Interpretation and Overinterpretation

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Cambridge University Press, Mar 5, 1992 - Literary Criticism - 151 pages
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The limits of interpretation--what a text can actually be said to mean--are of double interest to a semiotician whose own novels' intriguing complexity has provoked his readers into intense speculation as to their meaning. Eco's illuminating and frequently hilarious discussion ranges from Dante to The Name of the Rose, Foucault's Pendulum, to Chomsky and Derrida, and bears all the hallmarks of his inimitable personal style. Three of the world's leading figures in philosophy, literary theory and criticism take up the challenge of entering into debate with Eco on the question of interpretation. Richard Rorty, Jonathan Culler and Christine Brooke-Rose each add a distinctive perspective on this contentious topic, contributing to a unique exchange of ideas among some of the foremost and most exciting theorists in the field.
 

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Interpretation and overinterpretation

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Semioticist Eco and three scholars debate whether there are limits to the interpretations of a text and whether the author's intentions are relevant. Eco seeks to limit the degree to which texts can ... Read full review

Contents

Interpretation and history
23
Overinterpreting texts
45
Between author and text
83
The pragmatists progress
99
Palimpsest history
125
Reply
139
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About the author (1992)

Umberto Eco was born in Alessandria, Italy on January 5, 1932. He received a doctorate of philosophy from the University of Turin in 1954. His first book, Il Problema Estetico in San Tommaso, was an extension of his doctoral thesis on St. Thomas Aquinas and was published in 1956. His first novel, The Name of the Rose, was published in 1980 and won the Premio Strega and the Premio Anghiar awards in 1981. In 1986, it was adapted into a movie starring Sean Connery. His other works include Foucault's Pendulum, The Island of the Day Before, Baudolino, The Prague Cemetery, and Numero Zero. He also wrote children's books and more than 20 nonfiction books including Serendipities: Language and Lunacy. He taught philosophy and then semiotics at the University of Bologna. He also wrote weekly columns on popular culture and politics for L'Espresso. He died from cancer on February 19, 2016 at the age of 84.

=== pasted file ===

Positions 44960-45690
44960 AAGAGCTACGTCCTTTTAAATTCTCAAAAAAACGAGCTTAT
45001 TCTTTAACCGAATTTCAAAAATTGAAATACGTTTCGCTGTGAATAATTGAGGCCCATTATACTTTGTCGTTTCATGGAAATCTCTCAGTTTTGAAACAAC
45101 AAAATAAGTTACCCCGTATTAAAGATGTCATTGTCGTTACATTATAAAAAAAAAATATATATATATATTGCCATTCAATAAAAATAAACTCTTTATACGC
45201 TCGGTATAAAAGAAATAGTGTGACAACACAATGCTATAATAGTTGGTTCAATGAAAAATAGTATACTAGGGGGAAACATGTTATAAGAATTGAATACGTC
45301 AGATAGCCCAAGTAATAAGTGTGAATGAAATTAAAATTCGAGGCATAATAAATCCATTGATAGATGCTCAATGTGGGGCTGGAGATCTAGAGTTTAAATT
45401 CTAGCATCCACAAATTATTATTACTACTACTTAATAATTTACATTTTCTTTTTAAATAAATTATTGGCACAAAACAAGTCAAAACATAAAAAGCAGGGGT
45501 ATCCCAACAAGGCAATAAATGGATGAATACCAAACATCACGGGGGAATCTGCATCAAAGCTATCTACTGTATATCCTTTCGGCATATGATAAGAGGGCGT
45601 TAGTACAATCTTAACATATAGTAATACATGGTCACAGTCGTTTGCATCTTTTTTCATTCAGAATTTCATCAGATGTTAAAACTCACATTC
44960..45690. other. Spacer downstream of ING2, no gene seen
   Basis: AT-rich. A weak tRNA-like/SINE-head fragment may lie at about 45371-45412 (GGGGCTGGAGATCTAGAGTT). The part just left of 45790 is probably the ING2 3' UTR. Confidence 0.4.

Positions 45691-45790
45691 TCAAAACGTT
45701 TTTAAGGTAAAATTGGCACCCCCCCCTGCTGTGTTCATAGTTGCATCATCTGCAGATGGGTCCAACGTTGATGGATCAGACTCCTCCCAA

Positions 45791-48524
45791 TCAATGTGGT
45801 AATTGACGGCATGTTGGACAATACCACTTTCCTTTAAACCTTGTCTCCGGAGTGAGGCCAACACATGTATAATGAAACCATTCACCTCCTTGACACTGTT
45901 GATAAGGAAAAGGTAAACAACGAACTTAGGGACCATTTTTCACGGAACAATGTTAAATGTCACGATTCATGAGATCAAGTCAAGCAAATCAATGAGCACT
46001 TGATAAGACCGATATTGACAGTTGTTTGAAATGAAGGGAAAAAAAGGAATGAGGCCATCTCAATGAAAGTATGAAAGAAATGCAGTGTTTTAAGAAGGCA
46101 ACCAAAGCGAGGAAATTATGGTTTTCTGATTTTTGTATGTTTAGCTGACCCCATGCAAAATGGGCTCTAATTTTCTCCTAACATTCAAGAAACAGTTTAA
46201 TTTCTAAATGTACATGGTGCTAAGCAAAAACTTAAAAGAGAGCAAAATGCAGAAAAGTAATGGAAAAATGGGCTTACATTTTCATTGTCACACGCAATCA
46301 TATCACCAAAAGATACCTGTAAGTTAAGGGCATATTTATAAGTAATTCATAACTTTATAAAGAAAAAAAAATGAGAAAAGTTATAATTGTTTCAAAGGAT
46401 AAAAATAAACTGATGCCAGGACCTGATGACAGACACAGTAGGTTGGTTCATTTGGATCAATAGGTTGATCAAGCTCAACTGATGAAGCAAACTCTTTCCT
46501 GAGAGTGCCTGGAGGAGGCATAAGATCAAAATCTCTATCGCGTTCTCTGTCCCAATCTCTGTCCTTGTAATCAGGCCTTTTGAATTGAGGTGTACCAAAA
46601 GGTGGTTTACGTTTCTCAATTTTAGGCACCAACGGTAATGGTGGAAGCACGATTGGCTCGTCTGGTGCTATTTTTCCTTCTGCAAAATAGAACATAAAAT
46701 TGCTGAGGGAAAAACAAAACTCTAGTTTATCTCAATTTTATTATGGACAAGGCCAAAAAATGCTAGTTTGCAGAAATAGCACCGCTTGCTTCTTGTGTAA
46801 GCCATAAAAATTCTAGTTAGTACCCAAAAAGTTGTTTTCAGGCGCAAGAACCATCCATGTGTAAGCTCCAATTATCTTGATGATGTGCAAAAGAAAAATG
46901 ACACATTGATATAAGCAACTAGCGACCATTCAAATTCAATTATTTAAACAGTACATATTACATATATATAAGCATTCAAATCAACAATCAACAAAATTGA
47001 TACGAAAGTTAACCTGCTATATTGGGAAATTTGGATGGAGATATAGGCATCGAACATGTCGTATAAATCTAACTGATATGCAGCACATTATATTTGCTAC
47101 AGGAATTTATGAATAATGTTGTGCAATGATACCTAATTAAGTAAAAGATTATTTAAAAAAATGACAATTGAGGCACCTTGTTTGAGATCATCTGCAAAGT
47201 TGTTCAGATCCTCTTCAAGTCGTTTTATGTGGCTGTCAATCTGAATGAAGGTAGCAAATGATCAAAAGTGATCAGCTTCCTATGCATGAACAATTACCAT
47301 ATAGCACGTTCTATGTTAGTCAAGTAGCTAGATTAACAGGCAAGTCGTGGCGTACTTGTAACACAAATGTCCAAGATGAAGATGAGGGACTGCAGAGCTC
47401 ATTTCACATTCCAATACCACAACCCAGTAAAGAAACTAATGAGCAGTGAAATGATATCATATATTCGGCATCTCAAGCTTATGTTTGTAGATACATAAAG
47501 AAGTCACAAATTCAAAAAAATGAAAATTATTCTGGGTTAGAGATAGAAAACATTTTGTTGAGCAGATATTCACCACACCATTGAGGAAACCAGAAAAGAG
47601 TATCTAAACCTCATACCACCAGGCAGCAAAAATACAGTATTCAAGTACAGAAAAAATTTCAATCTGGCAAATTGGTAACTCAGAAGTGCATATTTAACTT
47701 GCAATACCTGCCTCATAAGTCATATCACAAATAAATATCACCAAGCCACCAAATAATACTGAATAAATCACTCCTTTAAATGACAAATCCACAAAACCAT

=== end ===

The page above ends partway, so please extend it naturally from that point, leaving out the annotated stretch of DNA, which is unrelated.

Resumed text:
Professor of English and Comparative Literature at Cornell University, Culler has played an important role in the dissemination of structuralist and poststructuralist theory in the U.S. academy. His Structuralist Poetics (1975) was one of the first books to survey the new continental theory, and it included a bibliography with all the English translations of that work then available. As the title suggests, Culler's book concentrates on structuralist literary analysis, explicating in particular what various continental critics had to say about the "deep structures" or codes governing literary production as a mode of discourse with an apparent radical diversity of texts and "surface structures." He also covers some of the background to structuralist literary theory. Interestingly, Culler also develops in this book a theory of reading that is not quite structuralist, although it does make use of a structuralist vocabulary and some structuralist ideas. The Pursuit of Signs (1981) is, the second in his trilogy of introductions to this theory. It offers explanations of poststructuralist theory, which is as much a response to as a development of structuralist theory, whose premises it frequently rejects. Just one year later, Culler published a supplement to this volume, On Deconstruction (1982), devoted not only to the work of Derrida but also to the work of American deconstructionists, who were sometimes elaborating deconstruction in more obviously political directions; for example, by generating feminist deconstructive analyses. Culler has continued to interpret Continental theory and theorists for U.S. audiences in his more recent publications. A prolific author, he has also published books about nineteenth-century French literature and culture, the field in which he did his graduate work, and books or essays on a range of other topics which he addresses from the perspective of poststructuralist theory, including puns, tourism, and trash.

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